Outfest Legacy Project), director-choreographer Adam Shankman (Hairspray, the upcoming Rock of Ages) and cable TV network Lifetime being honored, and such celebs as Tony Shalhoub (Monk), Jesse Tyler Ferguson (Modern Family) and full-throated diva/hostess Jenifer Lewis in the house, there was no way not to have a good time.
In accepting his award and reflecting on his successful career, Shankman proudly declared that he was able to coax Tom Cruise into wearing both butt-revealing chaps and a codpiece for his role as a "hair metal" rocker in next summer's Rock of Ages. The openly gay, Jewish Shankman also brought down the house by sharing a letter he received from Crystal Cathedral pastor Robert Schuller when Shankman's adaptation of the pro-Christian novel A Walk to Remember was released. Schuller commended Shankman as the new leading face of Christianity in the US. Shankman was tempted to invite Schuller to meet him at the West Hollywood club Rage to discuss it... "and on Passover."
The Outfest Legacy Project is dedicated to LGBT film preservation and restoration in partnership with the UCLA Film & Television Archive. During her presentation, Outfest's Executive Director Kirsten Schaffer revealed three recently-restored films and announced that the project was a third of the way through its most ambitious undertaking to date: restoration of the 1919 German film Different from the Others. Believed to be the first cinematic depiction of a gay man's life, most prints had been destroyed by the Nazis. To make a contribution toward this and the Legacy Project's other worthy efforts, visit their official website.
Outfest is primarily known for premiering more contemporary LGBT movies during its annual summer festival in Los Angeles. Among these has been the ongoing Eating Out film series created by Q. Allan Brocka (who also serves as an Outfest board member). The latest installment, Eating Out: Drama Camp, is being released on DVD today by Ariztical Entertainment. Brocka returns as writer-director after sitting out the last two films, and Drama Camp is all the better as a result.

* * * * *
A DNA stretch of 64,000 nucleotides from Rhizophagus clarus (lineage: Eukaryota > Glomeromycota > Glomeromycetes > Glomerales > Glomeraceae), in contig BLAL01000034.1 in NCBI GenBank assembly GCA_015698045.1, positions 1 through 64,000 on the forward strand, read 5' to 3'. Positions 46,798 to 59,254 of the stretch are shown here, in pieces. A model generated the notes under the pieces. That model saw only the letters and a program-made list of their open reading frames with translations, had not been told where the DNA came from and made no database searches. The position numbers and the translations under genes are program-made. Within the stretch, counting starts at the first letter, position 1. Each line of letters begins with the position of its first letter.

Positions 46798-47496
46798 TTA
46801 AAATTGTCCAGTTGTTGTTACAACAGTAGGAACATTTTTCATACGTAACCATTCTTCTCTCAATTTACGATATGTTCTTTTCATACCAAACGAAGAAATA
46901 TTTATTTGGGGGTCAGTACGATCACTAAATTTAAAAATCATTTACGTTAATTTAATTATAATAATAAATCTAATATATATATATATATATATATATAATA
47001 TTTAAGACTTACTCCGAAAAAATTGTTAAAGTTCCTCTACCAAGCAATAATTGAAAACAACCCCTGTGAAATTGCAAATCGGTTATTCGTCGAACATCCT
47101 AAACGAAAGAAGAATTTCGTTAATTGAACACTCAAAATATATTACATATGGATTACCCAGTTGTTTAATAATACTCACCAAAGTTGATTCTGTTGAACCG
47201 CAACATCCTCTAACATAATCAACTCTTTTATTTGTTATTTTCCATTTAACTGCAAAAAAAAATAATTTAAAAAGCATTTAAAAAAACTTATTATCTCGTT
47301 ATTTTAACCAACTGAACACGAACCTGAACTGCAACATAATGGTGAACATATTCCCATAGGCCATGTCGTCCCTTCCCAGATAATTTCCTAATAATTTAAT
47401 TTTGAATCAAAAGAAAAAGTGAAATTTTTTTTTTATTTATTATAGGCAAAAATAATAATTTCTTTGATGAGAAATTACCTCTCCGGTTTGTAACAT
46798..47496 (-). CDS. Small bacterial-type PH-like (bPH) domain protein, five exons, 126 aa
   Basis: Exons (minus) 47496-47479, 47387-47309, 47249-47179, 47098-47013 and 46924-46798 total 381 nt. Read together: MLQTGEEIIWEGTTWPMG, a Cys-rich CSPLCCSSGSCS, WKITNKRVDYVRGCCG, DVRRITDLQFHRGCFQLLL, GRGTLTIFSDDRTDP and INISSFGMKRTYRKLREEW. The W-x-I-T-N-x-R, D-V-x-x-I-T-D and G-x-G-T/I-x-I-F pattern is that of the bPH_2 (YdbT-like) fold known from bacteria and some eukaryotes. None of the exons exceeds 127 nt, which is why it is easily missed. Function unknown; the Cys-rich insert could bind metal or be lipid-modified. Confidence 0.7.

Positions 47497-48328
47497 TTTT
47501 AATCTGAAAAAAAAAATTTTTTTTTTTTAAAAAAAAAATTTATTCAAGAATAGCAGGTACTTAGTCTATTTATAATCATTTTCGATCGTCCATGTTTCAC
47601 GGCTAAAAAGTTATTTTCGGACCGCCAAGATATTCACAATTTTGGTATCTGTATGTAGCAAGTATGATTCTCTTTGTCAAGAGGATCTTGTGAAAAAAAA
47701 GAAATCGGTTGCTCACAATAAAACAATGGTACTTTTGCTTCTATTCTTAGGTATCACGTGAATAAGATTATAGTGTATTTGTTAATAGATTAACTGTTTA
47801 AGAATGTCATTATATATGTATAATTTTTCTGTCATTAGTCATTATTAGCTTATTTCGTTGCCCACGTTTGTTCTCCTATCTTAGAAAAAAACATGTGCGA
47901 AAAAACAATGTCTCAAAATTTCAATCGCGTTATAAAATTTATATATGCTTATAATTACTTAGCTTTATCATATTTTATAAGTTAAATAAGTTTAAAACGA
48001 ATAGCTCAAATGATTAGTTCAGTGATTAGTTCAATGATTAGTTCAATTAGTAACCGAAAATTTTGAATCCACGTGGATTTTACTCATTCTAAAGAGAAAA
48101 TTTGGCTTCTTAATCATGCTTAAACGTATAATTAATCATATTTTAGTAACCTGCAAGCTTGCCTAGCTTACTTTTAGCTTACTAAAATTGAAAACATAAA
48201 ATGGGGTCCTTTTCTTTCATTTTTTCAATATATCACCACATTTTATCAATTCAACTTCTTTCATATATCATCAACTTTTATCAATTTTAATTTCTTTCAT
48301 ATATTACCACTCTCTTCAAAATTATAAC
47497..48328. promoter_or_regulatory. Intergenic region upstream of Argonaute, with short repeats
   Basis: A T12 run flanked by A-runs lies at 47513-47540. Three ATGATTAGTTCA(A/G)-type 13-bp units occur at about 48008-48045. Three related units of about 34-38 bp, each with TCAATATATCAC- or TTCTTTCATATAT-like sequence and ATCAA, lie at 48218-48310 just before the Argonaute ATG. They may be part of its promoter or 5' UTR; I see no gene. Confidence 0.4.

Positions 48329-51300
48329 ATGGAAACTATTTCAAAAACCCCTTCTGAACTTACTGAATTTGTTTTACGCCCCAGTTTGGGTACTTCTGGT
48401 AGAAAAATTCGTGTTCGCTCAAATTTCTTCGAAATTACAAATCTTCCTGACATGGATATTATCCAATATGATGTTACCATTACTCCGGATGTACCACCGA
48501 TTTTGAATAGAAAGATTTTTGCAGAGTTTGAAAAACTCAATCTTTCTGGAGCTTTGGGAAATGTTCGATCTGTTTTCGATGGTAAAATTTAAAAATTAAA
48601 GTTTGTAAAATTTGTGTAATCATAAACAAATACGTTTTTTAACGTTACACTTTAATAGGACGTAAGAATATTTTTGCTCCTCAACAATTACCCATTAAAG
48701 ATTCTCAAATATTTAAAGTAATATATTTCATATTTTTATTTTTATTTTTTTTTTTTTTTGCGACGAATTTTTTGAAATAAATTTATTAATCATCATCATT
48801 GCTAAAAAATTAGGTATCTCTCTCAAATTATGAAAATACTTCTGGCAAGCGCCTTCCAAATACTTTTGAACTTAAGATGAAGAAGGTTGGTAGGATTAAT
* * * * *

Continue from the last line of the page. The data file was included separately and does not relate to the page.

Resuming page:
An enduring, funny-sexy plot involving confused relationships and secret motives among gay and straight people has here been moved to a summer camp for aspiring actors. Additionally, Drama Camp throws the series' first trans character (played by trans actress Harmony Santana, who recently made an impressive film debut in Gun Hill Road) into the mix. Chris Salvatore and Daniel Skelton return as Zack and Casey from the last Eating Out entry, but their relationship has grown stagnant. Once at Dick Dickey's Drama Camp, whose namesake is played by the hilarious Drew Droege of YouTube's Chloe fame, the partners find themselves tempted by several classmates. Unfortunately for them all, Dickey has forbidden sex at his camp under threat of expulsion.
The Eating Out series isn't known for comedic or sexual subtlety, but what Drama Camp lacks in restraint it makes up for with good humor and hot guys. Brocka gets game performances from his cast, which also includes Mink Stole as Casey's liberated Aunt Helen (who at one point says -- hilariously -- to her much younger lover, "You make me feel like Demi Moore!") and a cameo by fan fave Rebekah Kochan. Brocka also fills the screenplay with witty jabs at pop culture behemoths including Facebook, Betty White, Glee, Neil Patrick Harris, Black Swan and, of course, Lindsay Lohan.
It likely won't be of such lasting, historical value that the Legacy Project will feel compelled to preserve it, but gay viewers today can do a lot worse than Eating Out.
Eating Out: Drama Camp: B
Review by Rev. Chris Carpenter, resident film critic of Movie Dearest and the Blade California.